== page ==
The Role of AI Robotics in Arbitration

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Emma Okonji examines the influence of artificial intelligence robotics on arbitration, vis-a-vis the views of experts on how emerging technologies will play the role of humans in mediation

Before now discussions were focused on how technology like artificial intelligence (AI) robotics will take the roles of workers in organisations and cause job losses for millions of workers, given the rate at which organisations are adopting that technology.

Although the perception of job losses has raised fears among workers across global organisations, technology experts are still battling to convince the world that the evolution of AI robotics will rather create additional jobs as against the general belief that it would cause job loss.

Just as the impact of AI robotics technology on company workers is being debated upon, some judicial experts who are arbitration specialist, have also raised some concerns that the same AI robotics technology could influence arbitration cases.

Only recently, some members of International Court of Arbitration and Hogan Lovells Partners, Mr. Winston Maxwell, Mr. Laurent Gouiffès and Senior Associate, Gauthier Vannieuwenhuyse, met at the firm’s Paris office to evaluate how AI blockchain, and other technologies are changing the process of arbitration.
The experts discussed what new technologies meant for the future of arbitration, and whether humans or robots will play the primary roles.

Impact of AI technology on the legal matters
At the recent Paris office debate which was monitored by THISDAY, Gouiffès was of the view that AI builds greater efficiency and accuracy into the legal system with capabilities that include natural language processing (NLP). He said blockchain’s highly secure distributed ledger feature, could transfer information or property without third parties, and this has had an impact on contract law, with the development of smart contracts. Capabilities like these spawned the LegalTech trend, which started in the United States and is now a fixture in Europe, and supports services such as automated contracts and online case management. But new technologies also create new challenges such as compromised confidentiality, issues of due process, and more, Gouiffès said.

Technology and arbitration
Looking at what type of technologies can be applied to arbitration and in what ways they can be useful, Maxwell, who viewed it from what AI could do in the area of natural language processing, said it could analyse and extract meaning from thousands, tens of thousands, or hundreds of thousands of documents that may be relevant for litigation. This, he said, has been around for a long time, in terms of e-discovery.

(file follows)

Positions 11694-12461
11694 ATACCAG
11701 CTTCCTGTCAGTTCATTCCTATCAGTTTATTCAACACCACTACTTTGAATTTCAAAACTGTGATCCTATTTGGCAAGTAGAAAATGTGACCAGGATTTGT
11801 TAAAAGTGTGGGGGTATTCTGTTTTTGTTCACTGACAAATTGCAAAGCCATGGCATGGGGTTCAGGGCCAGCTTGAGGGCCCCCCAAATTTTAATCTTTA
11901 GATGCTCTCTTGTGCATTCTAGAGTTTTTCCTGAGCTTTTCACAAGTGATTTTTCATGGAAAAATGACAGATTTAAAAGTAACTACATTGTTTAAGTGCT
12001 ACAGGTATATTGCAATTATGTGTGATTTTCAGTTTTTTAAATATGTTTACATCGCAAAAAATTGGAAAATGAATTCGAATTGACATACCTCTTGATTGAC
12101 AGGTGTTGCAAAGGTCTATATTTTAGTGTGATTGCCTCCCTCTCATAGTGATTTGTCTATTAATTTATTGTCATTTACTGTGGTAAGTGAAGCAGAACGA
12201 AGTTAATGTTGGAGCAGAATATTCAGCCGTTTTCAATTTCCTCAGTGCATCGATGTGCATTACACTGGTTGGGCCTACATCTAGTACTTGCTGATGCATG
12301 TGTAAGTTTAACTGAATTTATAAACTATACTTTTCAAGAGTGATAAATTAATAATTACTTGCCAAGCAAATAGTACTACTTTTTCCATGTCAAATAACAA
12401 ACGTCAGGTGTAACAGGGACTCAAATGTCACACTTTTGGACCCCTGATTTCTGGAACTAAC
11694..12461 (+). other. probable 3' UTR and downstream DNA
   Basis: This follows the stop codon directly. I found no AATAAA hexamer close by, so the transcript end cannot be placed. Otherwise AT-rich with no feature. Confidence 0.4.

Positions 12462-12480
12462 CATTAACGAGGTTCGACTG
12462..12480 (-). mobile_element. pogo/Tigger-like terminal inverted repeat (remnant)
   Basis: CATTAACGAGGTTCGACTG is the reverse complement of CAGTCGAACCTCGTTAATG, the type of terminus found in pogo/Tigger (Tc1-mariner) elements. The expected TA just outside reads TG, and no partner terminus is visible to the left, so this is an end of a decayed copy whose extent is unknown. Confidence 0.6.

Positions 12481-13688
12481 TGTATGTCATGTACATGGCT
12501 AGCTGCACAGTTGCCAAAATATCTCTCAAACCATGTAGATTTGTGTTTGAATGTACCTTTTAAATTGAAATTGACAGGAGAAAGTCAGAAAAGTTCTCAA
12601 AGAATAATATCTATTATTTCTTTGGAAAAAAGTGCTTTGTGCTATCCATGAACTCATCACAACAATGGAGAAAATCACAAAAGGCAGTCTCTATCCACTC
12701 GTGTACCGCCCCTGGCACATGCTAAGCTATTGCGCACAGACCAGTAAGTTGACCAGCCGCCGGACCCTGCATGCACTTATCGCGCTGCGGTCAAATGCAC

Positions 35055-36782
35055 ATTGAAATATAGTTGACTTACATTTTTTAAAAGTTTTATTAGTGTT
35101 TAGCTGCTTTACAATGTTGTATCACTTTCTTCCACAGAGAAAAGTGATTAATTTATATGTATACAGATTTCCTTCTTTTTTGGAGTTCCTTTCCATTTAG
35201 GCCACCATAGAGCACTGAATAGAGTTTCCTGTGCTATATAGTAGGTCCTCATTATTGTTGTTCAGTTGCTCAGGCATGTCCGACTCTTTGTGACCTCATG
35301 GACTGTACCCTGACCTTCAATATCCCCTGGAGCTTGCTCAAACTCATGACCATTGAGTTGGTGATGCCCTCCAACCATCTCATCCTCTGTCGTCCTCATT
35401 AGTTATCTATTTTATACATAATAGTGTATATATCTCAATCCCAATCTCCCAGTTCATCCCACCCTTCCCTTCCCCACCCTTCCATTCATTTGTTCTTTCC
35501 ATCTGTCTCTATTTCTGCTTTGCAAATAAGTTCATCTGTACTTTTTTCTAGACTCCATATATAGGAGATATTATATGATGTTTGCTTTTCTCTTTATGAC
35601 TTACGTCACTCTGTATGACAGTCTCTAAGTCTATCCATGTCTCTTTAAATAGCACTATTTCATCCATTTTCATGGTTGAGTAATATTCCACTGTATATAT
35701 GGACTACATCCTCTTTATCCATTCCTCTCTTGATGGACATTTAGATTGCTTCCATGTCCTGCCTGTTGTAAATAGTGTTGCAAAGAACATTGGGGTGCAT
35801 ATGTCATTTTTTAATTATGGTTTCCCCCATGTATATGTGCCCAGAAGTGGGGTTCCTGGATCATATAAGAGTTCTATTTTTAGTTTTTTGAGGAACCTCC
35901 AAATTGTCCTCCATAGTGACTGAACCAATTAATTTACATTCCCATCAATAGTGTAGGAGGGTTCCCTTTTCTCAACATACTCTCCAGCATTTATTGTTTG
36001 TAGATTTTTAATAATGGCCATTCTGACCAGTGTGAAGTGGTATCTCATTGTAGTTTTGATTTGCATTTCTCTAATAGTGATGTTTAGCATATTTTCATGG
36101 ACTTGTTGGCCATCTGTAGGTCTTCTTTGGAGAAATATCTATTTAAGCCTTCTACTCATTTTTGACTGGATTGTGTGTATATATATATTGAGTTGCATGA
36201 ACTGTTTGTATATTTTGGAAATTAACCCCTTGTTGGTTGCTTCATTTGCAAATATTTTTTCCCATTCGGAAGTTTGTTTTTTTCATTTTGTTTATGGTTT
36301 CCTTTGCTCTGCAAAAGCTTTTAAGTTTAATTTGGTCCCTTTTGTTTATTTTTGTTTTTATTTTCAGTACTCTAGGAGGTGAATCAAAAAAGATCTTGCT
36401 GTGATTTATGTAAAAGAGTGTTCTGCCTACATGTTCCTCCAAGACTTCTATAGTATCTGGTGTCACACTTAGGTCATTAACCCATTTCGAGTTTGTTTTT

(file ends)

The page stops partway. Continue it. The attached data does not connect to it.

“But previously, AI was limited to looking for keywords, whereas now, it can actually extract meaning from written materials, e-mails, and voice conversations. So the most basic use of AI in arbitration or litigation is to help manage massive amounts of documentation that previously had to be reviewed and checked by junior lawyers,” Maxwell said.

Vannieuwenhuyse described the AI tools as “predictive justice,” where arbitrators could use AI to analyse arbitration or court decisions in order to statistically derive probabilities about how individual case is going to be decided.

According to Vannieuwenhuyse, “All these technologies may impact the key actors in arbitration proceedings.
“Take the example of counsel, or even the arbitrators themselves. When they use digital tools such as document management tools or NLP, this can save a lot of time and money. It’s especially relevant in the discovery phase. Sometimes we, as counsel, receive thousands of pages of documents, which would take a whole team a number of hours to review. But now we can have a tool or robot that can analyse the relevant data that is of crucial importance to our case,” he said.

“Another example is the digitalisation of the arbitration process, where arbitrators can use electronic submissions instead of sending hard copies. In arbitration cases, it is not unusual to sometimes have 300 exhibits and a brief of 200 pages, multiplied by five examples, because arbitrators need to send them to the whole tribunal, whose members may be located in New Zealand, Switzerland, and the United States, and also to the other counsel — that’s a lot of documents to print,” Vannieuwenhuyse said.

He added: “You could also have hearings take place via a video platform. So instead of having a hearing located in Paris, the arbitrators will stay in, to take the same example, New Zealand, Switzerland, and the United States. No one is traveling, everybody stays in his or her office and uses the online platform to conduct the hearing. Of course, that saves on costs.”

This, he said, is extremely interesting for arbitration institutions, because it also expands the arbitration market to lower-value disputes, which historically have not really been the subject of arbitration, because arbitration might sometimes be costly.

Faster arbitration with AI robotics

In addressing how arbitrators could use AI robotics tools to make the discovery phase faster and more efficient, Maxwell said: “I think the most fascinating aspect of all this is whether arbitrators themselves can be robots. That gets into a philosophical question that’s not as absurd as it first sounds.

He said: “With the development of blockchain, you have what they call ‘smart contracts,’ which automatically perform themselves. It is quite possible that you could agree, in a smart contract between Vannieuwenhuyse and myself, that if we have a disagreement, it will be referred to an outside artificial intelligence robot to resolve.”

AI and the fear of job loss